As foretold, Mallikarjun Kharge has won the contest to become the Congress president. He will take charge on October 26. The challenge of the contest would not have prepared him for his innings at the helm of the country’s oldest surviving party. The party desperately needs new disruptive energy, but Mr. Kharge embodies stability at the cost of dynamism. His ageing shoulders have to carry the burden of expectations of not only the Congress workers but also of all those in India who hope the wobbling party finds its feet soon. Mr. Kharge will have to shake off the tag of being a representative of the establishment, and his starting point should be the Udaipur declaration of the party that vowed to curtail the prevalent practice of a handful of families cornering numerous political positions and open up the party to younger, diverse sets of people. His first photographs after winning the election had his son, a Congress politician, in the frame, which was bad optics. The Congress must have a fair and more balanced representation for various castes, genders, regions and professional and social backgrounds in order to be able to challenge the totalising politics of the Bharatiya Janata Party. As the new president, Mr. Kharge will have to get the Congress in fighting shape and also reach out to potential partners and the wider public by articulating a refreshed ideological and moral purpose of the party.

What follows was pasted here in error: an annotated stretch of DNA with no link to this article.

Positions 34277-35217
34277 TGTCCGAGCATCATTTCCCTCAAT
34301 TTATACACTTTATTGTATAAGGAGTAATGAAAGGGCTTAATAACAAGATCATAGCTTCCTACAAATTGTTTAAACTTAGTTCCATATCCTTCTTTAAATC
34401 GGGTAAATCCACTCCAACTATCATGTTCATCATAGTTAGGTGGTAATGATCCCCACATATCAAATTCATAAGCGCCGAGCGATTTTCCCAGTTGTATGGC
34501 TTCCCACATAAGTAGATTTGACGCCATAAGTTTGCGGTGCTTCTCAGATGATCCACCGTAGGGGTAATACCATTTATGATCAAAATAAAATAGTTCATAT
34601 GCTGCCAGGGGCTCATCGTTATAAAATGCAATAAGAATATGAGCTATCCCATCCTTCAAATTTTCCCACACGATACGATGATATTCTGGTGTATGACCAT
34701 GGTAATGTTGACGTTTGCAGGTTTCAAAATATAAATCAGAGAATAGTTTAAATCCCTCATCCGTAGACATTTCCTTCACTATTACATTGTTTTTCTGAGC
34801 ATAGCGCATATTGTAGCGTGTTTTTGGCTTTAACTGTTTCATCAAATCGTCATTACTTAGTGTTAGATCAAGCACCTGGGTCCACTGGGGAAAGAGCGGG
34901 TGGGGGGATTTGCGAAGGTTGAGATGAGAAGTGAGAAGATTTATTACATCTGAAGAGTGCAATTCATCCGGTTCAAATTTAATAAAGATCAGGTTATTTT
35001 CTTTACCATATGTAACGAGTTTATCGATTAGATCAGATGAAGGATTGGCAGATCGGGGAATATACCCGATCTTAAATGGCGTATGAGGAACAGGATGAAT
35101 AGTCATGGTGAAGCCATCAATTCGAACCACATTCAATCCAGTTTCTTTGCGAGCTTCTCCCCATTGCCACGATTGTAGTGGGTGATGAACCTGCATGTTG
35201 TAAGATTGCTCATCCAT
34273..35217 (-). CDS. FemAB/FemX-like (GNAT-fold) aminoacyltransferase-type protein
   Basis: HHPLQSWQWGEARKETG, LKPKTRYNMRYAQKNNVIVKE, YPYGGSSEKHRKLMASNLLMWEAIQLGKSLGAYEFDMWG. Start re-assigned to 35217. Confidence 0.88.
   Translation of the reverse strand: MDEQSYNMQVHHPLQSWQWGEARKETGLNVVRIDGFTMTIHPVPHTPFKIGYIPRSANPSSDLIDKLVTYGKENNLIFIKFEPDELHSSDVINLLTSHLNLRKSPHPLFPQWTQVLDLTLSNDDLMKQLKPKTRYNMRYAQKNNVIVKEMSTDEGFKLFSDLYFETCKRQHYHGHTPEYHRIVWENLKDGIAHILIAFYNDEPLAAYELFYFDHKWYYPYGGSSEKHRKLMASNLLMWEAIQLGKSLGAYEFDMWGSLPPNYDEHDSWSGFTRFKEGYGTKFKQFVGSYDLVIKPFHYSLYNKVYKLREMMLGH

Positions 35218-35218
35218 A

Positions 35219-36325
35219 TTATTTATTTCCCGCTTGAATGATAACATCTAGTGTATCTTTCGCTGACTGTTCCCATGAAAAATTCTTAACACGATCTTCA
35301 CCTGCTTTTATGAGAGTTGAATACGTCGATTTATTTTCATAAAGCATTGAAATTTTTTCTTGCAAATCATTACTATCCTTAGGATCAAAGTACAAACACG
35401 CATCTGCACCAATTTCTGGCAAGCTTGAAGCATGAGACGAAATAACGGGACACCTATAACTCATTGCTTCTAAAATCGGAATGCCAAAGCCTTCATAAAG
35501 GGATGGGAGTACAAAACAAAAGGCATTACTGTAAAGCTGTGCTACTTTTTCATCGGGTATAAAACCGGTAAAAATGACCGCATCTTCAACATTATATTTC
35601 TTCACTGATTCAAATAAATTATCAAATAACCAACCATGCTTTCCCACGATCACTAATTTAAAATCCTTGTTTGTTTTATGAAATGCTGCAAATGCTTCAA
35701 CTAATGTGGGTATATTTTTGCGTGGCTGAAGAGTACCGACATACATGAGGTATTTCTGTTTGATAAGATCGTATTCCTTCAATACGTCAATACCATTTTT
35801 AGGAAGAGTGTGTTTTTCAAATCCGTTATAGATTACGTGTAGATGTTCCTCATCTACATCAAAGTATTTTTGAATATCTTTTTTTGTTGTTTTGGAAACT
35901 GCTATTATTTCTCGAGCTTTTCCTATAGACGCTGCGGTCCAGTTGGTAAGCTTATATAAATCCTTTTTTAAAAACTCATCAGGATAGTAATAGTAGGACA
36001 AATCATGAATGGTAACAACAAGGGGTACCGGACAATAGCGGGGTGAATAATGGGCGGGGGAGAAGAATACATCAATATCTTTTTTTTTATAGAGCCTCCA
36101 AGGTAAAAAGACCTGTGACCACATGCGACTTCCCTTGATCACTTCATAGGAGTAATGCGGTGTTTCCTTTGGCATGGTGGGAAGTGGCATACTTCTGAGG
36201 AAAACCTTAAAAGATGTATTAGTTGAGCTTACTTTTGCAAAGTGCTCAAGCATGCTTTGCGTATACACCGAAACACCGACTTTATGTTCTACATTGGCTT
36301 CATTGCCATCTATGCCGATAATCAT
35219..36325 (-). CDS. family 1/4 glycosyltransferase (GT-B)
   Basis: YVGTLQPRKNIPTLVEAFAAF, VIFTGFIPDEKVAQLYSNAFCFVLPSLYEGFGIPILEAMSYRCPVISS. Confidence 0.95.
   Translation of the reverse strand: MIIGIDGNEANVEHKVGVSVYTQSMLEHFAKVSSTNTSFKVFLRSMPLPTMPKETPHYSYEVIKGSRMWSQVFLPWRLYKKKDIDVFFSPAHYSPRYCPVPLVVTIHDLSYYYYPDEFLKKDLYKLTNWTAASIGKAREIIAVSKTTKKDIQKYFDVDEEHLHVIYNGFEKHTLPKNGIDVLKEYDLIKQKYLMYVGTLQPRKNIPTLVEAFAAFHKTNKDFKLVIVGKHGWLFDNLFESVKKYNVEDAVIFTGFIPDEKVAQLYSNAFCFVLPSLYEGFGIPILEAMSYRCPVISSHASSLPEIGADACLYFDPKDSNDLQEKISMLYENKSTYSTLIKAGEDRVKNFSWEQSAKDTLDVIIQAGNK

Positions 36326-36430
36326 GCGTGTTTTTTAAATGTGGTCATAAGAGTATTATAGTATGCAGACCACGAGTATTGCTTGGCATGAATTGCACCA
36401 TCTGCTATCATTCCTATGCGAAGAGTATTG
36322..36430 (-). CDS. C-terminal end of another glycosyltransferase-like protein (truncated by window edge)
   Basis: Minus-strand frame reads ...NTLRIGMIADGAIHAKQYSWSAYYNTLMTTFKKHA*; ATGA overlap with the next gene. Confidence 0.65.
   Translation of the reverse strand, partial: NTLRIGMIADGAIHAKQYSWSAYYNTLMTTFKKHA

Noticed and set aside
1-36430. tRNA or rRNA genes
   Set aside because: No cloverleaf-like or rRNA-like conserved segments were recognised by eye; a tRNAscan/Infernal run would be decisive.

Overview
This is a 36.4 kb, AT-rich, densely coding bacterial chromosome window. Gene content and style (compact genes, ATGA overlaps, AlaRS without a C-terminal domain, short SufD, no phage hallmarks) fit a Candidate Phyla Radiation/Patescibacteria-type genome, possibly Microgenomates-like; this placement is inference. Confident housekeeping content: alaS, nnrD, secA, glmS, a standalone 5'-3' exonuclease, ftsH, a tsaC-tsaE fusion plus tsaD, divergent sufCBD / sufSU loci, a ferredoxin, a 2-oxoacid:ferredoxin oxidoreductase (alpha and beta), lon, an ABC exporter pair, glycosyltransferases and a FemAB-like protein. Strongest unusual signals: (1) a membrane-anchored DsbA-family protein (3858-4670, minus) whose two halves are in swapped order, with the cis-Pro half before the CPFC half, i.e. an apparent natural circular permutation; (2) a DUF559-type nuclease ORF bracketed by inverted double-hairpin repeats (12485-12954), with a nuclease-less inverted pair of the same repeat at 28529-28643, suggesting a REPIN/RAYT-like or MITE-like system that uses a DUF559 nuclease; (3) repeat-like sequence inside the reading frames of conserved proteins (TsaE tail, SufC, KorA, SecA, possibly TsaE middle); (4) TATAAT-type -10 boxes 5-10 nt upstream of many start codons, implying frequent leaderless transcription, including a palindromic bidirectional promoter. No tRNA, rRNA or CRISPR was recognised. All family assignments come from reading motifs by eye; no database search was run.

The three members of the Gandhi family will remain the last word in the Congress and Mr. Kharge’s election is itself the latest proof of that, though an original plan to install Rajasthan Chief Minister Ashok Gehlot at the helm went awry. While the Congress can take pride in the fact that it raised the standards of inner party democracy, attempts by several officials of the party to tilt the scale in Mr. Kharge’s favour were unmistakable. Mr. Kharge’s legitimacy comes from the Gandhi family, and an election process that was dignified by the erudite candidacy of Shashi Tharoor. Mr. Tharoor and his supporters have also been eloquent in reiterating their loyalty to the family throughout the process. It is in the 1,000-plus votes that Mr. Tharoor garnered that the Gandhis, Mr. Kharge and the party must look for the vitality that they sorely need. The Congress needs a range of competent leaders — those with organisational roots and experience such as a Mr. Kharge, and those with a wider appeal, and representing aspiration and change such as a Mr. Tharoor. The first test of the winner’s mettle and promise will be how treats his vanquished opponent. The space for dissent and discussion must not be lost.